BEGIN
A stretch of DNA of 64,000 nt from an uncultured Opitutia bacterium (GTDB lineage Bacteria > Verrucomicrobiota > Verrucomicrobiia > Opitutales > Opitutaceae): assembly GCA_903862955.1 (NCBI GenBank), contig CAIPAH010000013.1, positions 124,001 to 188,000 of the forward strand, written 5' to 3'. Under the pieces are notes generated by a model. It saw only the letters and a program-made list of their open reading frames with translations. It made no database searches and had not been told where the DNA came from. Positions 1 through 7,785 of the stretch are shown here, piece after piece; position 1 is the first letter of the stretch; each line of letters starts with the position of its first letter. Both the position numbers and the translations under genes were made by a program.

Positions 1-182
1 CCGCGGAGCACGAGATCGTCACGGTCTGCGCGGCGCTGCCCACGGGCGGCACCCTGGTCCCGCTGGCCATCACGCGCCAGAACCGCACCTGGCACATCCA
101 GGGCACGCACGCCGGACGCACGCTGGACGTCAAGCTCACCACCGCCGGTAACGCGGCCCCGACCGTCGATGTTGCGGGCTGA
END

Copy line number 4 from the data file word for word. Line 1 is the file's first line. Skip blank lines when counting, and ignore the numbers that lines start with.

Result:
101 GGGCACGCACGCCGGACGCACGCTGGACGTCAAGCTCACCACCGCCGGTAACGCGGCCCCGACCGTCGATGTTGCGGGCTGA